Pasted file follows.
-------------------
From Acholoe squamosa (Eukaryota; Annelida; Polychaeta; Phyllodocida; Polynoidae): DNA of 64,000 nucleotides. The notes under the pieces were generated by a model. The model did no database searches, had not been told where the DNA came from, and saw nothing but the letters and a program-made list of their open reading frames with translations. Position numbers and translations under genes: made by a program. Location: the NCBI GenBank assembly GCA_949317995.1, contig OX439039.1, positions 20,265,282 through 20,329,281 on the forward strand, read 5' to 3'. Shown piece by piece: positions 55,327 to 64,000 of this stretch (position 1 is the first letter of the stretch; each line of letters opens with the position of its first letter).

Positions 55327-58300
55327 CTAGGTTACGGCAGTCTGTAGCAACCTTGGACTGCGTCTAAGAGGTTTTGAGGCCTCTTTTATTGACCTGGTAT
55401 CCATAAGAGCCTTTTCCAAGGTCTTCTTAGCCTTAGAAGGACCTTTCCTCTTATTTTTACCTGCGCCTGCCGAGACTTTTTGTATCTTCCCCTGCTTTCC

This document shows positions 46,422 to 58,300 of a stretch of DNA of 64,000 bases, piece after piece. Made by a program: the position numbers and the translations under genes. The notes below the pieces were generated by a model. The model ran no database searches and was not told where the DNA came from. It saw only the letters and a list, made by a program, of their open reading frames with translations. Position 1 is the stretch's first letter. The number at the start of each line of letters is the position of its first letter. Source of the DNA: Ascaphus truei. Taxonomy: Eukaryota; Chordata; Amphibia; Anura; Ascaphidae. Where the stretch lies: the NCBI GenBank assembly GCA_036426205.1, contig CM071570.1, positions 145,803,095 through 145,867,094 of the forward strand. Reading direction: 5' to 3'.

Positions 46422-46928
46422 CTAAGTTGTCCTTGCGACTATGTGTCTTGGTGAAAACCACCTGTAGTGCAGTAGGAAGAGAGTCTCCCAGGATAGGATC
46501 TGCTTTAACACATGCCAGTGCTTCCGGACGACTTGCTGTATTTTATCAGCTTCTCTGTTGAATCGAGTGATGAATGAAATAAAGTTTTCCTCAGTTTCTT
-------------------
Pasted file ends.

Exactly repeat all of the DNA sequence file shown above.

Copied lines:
From Acholoe squamosa (Eukaryota; Annelida; Polychaeta; Phyllodocida; Polynoidae): DNA of 64,000 nucleotides. The notes under the pieces were generated by a model. The model did no database searches, had not been told where the DNA came from, and saw nothing but the letters and a program-made list of their open reading frames with translations. Position numbers and translations under genes: made by a program. Location: the NCBI GenBank assembly GCA_949317995.1, contig OX439039.1, positions 20,265,282 through 20,329,281 on the forward strand, read 5' to 3'. Shown piece by piece: positions 55,327 to 64,000 of this stretch (position 1 is the first letter of the stretch; each line of letters opens with the position of its first letter).

Positions 55327-58300
55327 CTAGGTTACGGCAGTCTGTAGCAACCTTGGACTGCGTCTAAGAGGTTTTGAGGCCTCTTTTATTGACCTGGTAT
55401 CCATAAGAGCCTTTTCCAAGGTCTTCTTAGCCTTAGAAGGACCTTTCCTCTTATTTTTACCTGCGCCTGCCGAGACTTTTTGTATCTTCCCCTGCTTTCC

This document shows positions 46,422 to 58,300 of a stretch of DNA of 64,000 bases, piece after piece. Made by a program: the position numbers and the translations under genes. The notes below the pieces were generated by a model. The model ran no database searches and was not told where the DNA came from. It saw only the letters and a list, made by a program, of their open reading frames with translations. Position 1 is the stretch's first letter. The number at the start of each line of letters is the position of its first letter. Source of the DNA: Ascaphus truei. Taxonomy: Eukaryota; Chordata; Amphibia; Anura; Ascaphidae. Where the stretch lies: the NCBI GenBank assembly GCA_036426205.1, contig CM071570.1, positions 145,803,095 through 145,867,094 of the forward strand. Reading direction: 5' to 3'.

Positions 46422-46928
46422 CTAAGTTGTCCTTGCGACTATGTGTCTTGGTGAAAACCACCTGTAGTGCAGTAGGAAGAGAGTCTCCCAGGATAGGATC
46501 TGCTTTAACACATGCCAGTGCTTCCGGACGACTTGCTGTATTTTATCAGCTTCTCTGTTGAATCGAGTGATGAATGAAATAAAGTTTTCCTCAGTTTCTT